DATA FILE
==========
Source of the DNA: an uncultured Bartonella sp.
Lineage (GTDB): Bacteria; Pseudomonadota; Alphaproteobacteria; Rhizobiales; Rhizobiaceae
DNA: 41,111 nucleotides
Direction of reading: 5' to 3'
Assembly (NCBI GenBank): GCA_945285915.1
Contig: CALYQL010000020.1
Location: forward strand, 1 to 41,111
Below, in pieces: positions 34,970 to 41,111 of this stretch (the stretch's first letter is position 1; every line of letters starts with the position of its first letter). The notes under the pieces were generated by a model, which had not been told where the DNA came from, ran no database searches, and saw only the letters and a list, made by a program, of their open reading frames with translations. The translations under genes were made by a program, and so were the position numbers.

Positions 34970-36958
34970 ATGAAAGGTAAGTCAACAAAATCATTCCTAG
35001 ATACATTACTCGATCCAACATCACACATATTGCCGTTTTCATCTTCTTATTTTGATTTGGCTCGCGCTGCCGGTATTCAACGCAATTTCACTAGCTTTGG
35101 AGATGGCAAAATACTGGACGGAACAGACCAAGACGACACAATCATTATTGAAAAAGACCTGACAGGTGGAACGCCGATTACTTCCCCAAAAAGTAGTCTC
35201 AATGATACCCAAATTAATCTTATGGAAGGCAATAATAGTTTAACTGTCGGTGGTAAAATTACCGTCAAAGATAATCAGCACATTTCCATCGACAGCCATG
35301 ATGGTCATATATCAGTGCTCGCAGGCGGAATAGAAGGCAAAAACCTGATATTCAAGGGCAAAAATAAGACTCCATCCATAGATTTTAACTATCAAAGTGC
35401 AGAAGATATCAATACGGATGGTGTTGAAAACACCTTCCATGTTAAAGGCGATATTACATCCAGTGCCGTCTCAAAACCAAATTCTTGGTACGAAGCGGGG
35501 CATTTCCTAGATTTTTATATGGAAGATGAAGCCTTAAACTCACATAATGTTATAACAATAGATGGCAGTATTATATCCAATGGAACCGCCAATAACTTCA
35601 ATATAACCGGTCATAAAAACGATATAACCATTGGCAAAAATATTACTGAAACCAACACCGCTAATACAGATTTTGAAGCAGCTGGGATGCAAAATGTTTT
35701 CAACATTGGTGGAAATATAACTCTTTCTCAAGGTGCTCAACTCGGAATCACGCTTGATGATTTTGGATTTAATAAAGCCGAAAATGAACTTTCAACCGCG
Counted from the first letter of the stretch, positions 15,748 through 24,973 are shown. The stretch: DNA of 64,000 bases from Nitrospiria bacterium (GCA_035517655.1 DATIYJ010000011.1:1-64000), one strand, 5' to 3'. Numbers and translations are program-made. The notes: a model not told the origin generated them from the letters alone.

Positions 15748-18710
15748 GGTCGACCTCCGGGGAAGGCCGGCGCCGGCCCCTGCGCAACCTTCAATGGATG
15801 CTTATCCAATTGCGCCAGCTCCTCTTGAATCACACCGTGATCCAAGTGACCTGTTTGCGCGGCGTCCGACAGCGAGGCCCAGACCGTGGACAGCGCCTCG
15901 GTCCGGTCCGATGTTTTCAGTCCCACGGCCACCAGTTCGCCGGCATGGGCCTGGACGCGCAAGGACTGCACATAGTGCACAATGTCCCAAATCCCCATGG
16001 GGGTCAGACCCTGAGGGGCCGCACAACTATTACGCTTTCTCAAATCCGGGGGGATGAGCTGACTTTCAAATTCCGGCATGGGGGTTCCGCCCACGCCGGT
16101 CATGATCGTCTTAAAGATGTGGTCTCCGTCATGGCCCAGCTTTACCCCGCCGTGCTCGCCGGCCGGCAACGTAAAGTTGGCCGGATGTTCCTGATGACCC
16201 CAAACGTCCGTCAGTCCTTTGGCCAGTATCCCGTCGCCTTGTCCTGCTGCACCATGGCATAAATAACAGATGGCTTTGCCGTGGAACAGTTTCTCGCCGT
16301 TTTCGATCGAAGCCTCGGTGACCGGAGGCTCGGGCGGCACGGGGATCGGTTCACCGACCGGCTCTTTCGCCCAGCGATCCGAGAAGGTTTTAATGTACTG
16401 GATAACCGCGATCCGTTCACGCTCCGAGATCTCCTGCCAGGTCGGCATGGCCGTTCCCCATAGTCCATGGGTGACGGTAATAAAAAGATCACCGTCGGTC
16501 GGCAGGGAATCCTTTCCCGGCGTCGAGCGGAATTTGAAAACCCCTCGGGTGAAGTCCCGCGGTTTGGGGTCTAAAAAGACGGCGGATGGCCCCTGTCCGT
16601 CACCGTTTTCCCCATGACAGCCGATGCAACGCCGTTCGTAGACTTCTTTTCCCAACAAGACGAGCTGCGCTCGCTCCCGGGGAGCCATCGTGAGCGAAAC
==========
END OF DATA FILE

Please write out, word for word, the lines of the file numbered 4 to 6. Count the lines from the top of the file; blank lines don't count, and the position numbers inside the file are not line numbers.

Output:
Direction of reading: 5' to 3'
Assembly (NCBI GenBank): GCA_945285915.1
Contig: CALYQL010000020.1